The iPad 9. generation in this regard did not disappoint me. The manufacturer declares 10 hours of Internet browsing on battery power. During the tests I used iPad very intensively. I often played a game, while talking on FaceTime through the picture in picture function. With such an intensive and power-consuming use of the tablet, the battery life on the screen was almost 9 hours!
There were, of course, days when the battery usage was not so good, while this usually involved higher brightness and more powerful use of the hardware. Even in those cases, battery usage reached 7 hours.
FaceTime, which I call the battery killer on the iPhone, was only eating up about 50% of the battery on the new iPad during a 4 hour call. Considering the new Center Stage feature is enabled, that’s a really good result.
I think we seriously don’t need to worry about battery. Since even I didn’t manage to discharge it during the day, it will last all day long – even during intensive work. And if you leave iPad unused in standby for a few days, you can be sure it won’t discharge.
The set includes a 20W charger with a USB C – Lightning cable. The power adapter is also in the box, which is not so obvious these days. The included charger will charge the tablet to full in about 3 hours. It’s not a great result, but for a 32.4 Wh cell and a rather weak charger – it’s not too bad.
The basic version of the iPad 9. generation costs 1699 zloty. For the version equipped with 256 GB of memory you need to pay extra 800 PLN, and additional mobile network support costs another 650 PLN – regardless of the memory version.
If you are a student, you can use the Apple store page for education, in this way you will get a discount of 6%, so you can save 100 PLN on the basic model. Not much, but always something.
As for the optional accessories available for this tablet, for £479 you can buy the first generation Apple Pencil stylus, while for £749 you can get the Smart Keyboard.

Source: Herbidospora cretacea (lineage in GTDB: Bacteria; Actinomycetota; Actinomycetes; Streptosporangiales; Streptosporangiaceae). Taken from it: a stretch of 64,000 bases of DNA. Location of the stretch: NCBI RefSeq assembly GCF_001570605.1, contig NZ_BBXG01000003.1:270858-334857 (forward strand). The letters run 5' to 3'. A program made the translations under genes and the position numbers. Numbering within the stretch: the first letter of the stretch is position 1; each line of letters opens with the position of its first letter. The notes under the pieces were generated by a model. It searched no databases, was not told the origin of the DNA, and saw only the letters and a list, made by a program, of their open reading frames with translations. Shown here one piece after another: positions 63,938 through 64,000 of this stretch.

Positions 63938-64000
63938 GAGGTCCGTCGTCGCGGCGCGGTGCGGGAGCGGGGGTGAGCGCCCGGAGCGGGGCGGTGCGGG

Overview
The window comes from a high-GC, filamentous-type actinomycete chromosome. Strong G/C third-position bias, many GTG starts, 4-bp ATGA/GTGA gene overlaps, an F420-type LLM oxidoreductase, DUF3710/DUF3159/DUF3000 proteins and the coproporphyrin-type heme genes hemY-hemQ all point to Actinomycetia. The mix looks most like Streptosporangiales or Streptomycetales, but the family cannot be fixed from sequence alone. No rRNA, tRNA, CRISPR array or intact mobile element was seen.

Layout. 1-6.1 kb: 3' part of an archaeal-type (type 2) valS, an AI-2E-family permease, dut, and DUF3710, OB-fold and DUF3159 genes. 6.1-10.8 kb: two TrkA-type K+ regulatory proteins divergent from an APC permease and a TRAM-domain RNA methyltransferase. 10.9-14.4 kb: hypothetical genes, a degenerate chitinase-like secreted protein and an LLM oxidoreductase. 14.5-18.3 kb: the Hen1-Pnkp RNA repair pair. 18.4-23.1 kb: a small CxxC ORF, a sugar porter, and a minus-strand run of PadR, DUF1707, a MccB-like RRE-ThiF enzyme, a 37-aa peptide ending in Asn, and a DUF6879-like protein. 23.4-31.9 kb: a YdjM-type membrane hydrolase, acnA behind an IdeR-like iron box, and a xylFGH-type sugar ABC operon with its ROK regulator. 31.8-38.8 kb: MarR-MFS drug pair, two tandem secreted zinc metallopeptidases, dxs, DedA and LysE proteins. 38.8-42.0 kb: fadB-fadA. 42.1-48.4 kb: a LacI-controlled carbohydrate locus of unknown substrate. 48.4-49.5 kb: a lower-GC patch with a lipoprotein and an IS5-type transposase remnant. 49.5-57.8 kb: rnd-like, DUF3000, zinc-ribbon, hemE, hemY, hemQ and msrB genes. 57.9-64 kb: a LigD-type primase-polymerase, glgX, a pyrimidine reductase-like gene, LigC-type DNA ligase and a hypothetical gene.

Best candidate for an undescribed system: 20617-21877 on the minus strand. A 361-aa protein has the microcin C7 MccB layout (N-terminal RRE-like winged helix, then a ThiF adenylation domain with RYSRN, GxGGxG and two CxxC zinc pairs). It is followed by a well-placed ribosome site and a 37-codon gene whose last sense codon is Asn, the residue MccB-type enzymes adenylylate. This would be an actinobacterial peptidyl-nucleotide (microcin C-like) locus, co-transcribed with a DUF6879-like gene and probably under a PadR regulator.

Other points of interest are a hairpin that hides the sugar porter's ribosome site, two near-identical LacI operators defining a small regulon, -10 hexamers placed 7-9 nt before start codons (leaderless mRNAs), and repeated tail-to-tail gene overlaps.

The basic iPad 9. generation is not a novelty. It does not surprise with its design, nor does it have some of the features offered by its more expensive “brothers”. However, it is a great work tool. This is the kind of device that is supposed to do its job. It’s supposed to be trouble-free and seamless, it’s supposed to run our favorite apps, and it’s supposed to receive security and system updates for the next few years. And that’s exactly what the new entry-level iPad is.
The changes made to it from the previous model may not seem like much, while the newer processor and great front lens make it even more worthwhile. From the previous generation it certainly inherited versatility and a very good battery, in my opinion incomparable to more expensive iPad Pro of similar size.
The lack of screen lamination and low refresh rate is compensated by a good quality screen, but also – above all – the price. The low cost is exactly the argument that catches the attention of many people considering the purchase of an iPad. It is a perfect solution if you are not sure if you need a tablet at all and you do not want to spend money on it that would buy a good computer.
Whether we use it for studying, for work, for playing games, for watching series and movies, or all at once, this inconspicuous tablet can handle any task.
And I think that’s what makes it so popular.